Think of a venerable academic discipline which focuses on the study of people. Scholars working within that discipline study individuals, societies, movements, nations, international forces, past and present. The discipline does not have a dominant methodological orientation or epistemological foundation. Some working within the discipline produce work that is primarily descriptive, others focus on theory, and still others on normative argument. This discipline is diverse. It is also big: its professional association in the United States boasts 15,000 members, and has a big annual meeting in which thousands of people try to network and feel professional. Truth be told, it feels like something of a fiction to believe that all of these people have something in common.
The other thing that you need to know about this discipline is that it came into being in its modern form through the study of Western societies. As a result, the concerns of Western societies have long shaped its conventions, practices, and strucures. The U.S., and to a somewhat lesser extent Western Europe, have always dominated its main journals. A common critique is that scholars adopt a Euro-centric or US-centric perspective on all questions of global import. Its “international studies” sub-field is really “U.S. and European foreign concerns, viewed through American or European conceptual lenses, and reifying U.S. and European stereotypes, even when it tries to be critical.”
Indeed, it used to be that everyone had to learn multiple languages during graduate study in that discipline, but those languages were normally German and French, to read the academic literature produced in those countries. Now you can be a perfectly serviceable scholar at a top department knowing only English, and focusing on the United States or its affairs abroad.
Undergrads have always found this discipline to be a nice major for law school.
A Place for Southeast Asia
Now given all of this, where is the space for Southeast Asian studies? The structural biases are pretty big: it is far from the North Atlantic core, the languages are non-Indo-European and rarely taught, student demand is low, the jobs are few (and tend to be clustered at big research universities, which are a small portion of all jobs). Geopolitically it was once important, but that just encouraged the “U.S. diplomatic affairs”-type of scholarship described above. Disciplinary training is weak within these countries as well. Southeast Asian studies within the discipline is bound to be small relative to the rest of the discipline. How could it be any other way?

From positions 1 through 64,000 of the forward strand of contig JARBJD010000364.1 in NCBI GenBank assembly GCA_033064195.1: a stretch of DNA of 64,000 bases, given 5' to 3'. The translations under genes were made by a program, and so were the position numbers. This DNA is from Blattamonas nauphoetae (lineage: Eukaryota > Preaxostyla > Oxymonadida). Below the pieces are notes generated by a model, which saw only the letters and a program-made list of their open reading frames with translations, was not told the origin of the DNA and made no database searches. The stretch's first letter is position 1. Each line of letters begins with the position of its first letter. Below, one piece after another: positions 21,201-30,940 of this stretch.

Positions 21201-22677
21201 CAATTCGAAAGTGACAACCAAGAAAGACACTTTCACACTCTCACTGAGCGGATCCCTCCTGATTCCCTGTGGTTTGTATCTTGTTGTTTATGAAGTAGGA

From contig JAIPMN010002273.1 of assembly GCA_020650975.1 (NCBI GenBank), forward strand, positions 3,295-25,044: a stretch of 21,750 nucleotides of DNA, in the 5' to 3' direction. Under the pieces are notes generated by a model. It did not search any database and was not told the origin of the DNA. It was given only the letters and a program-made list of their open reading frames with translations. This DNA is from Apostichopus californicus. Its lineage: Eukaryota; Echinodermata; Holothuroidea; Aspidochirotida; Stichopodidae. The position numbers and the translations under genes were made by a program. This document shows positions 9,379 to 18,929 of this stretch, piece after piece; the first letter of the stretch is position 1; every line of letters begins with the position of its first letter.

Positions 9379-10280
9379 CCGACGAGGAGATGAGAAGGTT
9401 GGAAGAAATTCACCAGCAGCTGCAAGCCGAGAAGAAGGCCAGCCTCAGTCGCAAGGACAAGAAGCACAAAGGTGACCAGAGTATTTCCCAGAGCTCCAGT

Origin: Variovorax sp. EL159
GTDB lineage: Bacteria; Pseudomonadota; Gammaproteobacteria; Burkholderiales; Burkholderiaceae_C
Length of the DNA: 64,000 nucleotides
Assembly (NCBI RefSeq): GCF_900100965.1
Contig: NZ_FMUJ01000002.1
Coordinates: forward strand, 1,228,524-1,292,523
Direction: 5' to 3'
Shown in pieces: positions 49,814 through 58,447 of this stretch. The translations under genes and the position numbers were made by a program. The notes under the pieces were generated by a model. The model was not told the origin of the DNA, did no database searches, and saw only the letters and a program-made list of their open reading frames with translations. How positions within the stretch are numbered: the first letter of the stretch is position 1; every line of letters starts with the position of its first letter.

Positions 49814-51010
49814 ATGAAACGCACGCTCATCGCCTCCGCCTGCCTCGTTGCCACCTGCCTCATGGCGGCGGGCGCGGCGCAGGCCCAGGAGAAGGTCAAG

Let’s go ahead and give our hypothetical discipline two actual names: political science and history. See what I did there? We have a lot more in common than we thought.
However, several conversations with historians over the past week have convinced me that the state of Southeast Asian studies within each discipline has diverged dramatically, and in ways that few would have expected 20 years ago. Here is a great example of the method of difference: under broadly similar institutional configurations and structural constraints, Southeast Asian studies is working out very differently in two disciplines.
In political science, Southeast Asia is thriving. I’ve written about this before, so I might seem like a broken record. Still, it’s an amazing state of affairs, with more good news every day. Just last week, Meredith Weiss and Allen Hicken announced that they had secured recognition for a Southeast Asian politics “section” within APSA. This is at least a little costly on APSA’s part: we get our own panel in our annual meeting. There is more good news to come soon from SEAREG (watch this space!).
In history, well, just read Kevin Fogg‘s description of Southeast Asia’s place at the American Historical Association. Kevin’s post intrigued me, and I’ve had a couple of email and facebook conversations with historians working on Southeast Asia as well as outside of Southeast Asia. Abstracting away from personal concerns to hit general themes, I’ve heard versions of the following:
- (From non-SE Asianists) To be frank, we don’t care about Southeast Asia. That’s not what AHA is for.
- (From SE Asianists) History is too broad a discipline. There’s no “center” for what historians do, at least not one represented at AHA.
- (From SE Asianists) Why would I care to go to AHA? It’s a big anonymous conference full of people who can’t give me good comments on my work because they don’t know anything about what I study.
- (From both) Southeast Asia does not exist, not really, so of course it shouldn’t be well-represented at AHA.
- (From both) Southeast Asia occupies too marginal a position within the discipline of history to warrant attention.
What I am unable to convey to my correspondents, though, is that all of these problems describe the place of Southeast Asia in political science too! The difference seems to be that political scientists who work on Southeast Asia have demanded recognition from the discipline, and just as importantly, refused to believe either that Southeast Asia is irrelevant to others or that others are irrelevant to us. One illustration is that the vast majority of SEA-related papers at APSA are part of broader comparative panels that are motivated by thematic issues that cross regional borders. It will actually be a bit weird to have a SE Asia panel at the next APSA.
Kevin’s post seems to be echoing a similar perspective, that it is bad news for both SE Asia and the discipline of history that SE Asia isn’t better represented. Perhaps an implication of the political science experience, then, is that SE Asian history will occupy a more central position in the discipline of history just as soon as historians of SE Asia demand that it take such a position. I’d like to see that.